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tin foil monster sculpture
tin foil monster sculpture

Tom Friedman, Untitled, 2003

Feature    530 West 25th Street    Chelsea

Despite their ostensible diversity of forms and materials, most of the 28 pieces in Tom Friedman's sixth solo show in New York circle back to one theme: drawing and its infinitely flexible fundamentals. Nearly everything on view refers to or incorporates paper, line or pencils -- sometimes in extreme applications. (Extreme, for example, is the life-size aluminum-foil demon, studded with candy and pierced with dozens of pencils, a sugar monster as St. Sebastian.)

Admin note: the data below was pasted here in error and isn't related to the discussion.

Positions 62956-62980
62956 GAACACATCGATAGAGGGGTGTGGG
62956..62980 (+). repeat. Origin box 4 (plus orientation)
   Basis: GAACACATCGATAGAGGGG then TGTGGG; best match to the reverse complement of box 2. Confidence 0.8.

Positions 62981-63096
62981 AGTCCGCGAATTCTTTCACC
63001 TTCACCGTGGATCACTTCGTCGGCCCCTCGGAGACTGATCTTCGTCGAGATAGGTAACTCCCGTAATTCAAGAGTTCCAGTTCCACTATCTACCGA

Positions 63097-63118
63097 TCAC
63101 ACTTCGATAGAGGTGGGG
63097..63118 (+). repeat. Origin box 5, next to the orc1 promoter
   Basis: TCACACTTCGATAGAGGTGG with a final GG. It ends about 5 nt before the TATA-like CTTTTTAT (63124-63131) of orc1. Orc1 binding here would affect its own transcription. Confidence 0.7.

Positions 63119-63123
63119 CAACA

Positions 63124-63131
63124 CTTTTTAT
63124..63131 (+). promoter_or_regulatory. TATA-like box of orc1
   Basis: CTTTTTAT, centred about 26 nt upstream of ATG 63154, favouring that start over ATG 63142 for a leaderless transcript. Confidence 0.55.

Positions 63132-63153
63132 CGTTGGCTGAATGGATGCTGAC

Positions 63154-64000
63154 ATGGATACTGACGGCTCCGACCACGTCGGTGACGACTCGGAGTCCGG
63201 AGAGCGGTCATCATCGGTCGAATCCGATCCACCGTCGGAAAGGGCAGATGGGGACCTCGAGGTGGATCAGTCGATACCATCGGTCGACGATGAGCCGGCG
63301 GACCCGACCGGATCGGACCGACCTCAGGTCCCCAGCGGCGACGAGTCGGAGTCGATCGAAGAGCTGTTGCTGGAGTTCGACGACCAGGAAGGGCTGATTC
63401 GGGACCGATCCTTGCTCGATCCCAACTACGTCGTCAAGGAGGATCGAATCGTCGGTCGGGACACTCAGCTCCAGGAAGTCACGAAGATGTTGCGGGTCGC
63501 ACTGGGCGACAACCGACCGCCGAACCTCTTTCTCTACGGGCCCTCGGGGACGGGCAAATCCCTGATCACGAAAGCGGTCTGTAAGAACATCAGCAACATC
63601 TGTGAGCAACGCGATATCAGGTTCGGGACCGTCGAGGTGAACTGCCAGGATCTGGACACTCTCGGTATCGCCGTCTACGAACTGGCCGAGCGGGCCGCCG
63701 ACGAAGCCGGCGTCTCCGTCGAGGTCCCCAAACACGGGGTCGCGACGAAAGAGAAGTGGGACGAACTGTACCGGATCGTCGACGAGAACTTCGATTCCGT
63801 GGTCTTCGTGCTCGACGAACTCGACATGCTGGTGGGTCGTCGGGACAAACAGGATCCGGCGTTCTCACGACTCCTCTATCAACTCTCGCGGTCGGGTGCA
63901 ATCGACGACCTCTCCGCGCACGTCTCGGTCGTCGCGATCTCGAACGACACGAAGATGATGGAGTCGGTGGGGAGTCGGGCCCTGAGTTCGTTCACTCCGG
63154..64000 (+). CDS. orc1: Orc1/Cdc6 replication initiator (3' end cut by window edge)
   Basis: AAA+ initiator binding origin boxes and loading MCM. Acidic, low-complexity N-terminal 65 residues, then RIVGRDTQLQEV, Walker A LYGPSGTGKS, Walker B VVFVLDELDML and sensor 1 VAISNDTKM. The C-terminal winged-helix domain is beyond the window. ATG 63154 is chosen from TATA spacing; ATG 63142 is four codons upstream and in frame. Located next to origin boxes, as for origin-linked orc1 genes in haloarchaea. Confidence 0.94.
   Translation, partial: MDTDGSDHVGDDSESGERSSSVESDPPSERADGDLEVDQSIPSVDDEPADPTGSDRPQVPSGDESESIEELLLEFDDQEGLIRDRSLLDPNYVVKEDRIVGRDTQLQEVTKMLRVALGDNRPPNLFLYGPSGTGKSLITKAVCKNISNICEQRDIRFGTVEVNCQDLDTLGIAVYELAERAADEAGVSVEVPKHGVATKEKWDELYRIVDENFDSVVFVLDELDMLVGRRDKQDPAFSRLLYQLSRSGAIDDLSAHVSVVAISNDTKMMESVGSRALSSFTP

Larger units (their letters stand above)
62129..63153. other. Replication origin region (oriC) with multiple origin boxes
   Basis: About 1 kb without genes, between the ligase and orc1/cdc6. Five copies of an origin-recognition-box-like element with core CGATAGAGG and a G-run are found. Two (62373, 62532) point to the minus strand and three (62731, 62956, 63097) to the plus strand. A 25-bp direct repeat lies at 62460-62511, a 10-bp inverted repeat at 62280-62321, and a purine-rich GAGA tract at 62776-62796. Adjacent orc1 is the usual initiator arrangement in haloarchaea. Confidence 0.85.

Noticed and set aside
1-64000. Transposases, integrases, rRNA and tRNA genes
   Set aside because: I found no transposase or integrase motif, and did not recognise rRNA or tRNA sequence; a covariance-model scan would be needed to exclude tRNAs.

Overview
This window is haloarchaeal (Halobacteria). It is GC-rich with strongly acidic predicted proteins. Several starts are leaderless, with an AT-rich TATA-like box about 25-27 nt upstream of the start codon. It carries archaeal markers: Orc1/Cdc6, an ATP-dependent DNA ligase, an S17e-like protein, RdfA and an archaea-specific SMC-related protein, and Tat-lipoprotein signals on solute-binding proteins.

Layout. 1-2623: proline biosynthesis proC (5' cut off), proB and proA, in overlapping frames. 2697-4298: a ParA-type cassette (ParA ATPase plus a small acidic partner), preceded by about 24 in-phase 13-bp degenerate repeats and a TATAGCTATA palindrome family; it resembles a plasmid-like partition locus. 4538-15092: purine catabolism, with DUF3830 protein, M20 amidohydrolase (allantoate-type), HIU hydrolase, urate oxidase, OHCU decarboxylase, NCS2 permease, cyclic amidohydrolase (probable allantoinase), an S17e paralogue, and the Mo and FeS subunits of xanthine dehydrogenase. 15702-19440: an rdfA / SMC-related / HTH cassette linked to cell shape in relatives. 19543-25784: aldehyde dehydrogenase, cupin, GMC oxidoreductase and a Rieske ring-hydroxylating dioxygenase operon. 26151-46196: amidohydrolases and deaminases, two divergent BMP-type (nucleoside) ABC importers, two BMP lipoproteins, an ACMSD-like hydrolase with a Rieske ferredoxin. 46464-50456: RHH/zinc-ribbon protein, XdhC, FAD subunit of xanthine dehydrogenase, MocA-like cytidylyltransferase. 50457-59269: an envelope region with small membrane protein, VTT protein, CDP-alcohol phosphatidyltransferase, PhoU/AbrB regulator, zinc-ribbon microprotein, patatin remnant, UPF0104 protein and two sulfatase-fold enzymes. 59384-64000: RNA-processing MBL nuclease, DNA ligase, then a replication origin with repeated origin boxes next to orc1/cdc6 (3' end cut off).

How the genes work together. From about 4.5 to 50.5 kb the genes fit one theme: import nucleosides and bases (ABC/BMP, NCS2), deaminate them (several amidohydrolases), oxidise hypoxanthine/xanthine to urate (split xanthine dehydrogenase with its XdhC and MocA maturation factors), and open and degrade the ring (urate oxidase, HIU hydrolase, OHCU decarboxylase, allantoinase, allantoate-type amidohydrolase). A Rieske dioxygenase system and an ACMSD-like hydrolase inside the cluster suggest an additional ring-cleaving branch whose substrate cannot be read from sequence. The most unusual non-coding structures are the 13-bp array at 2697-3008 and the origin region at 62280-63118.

Not everyone will see the hairy eyeball on the floor in the second gallery as a mass of line, but it is, in fact, made of wound, embroidered and loose thread. But by then clues have been dropped: a pencil elongated, in perfect proportion, to over five feet; an enormous scribble on the wall that has actually been carefully cut from the paper on which it was originally drawn; and a small block with a doorway that could be solid iron but is paper densely penciled with graphite.

Read full article at nytimes.com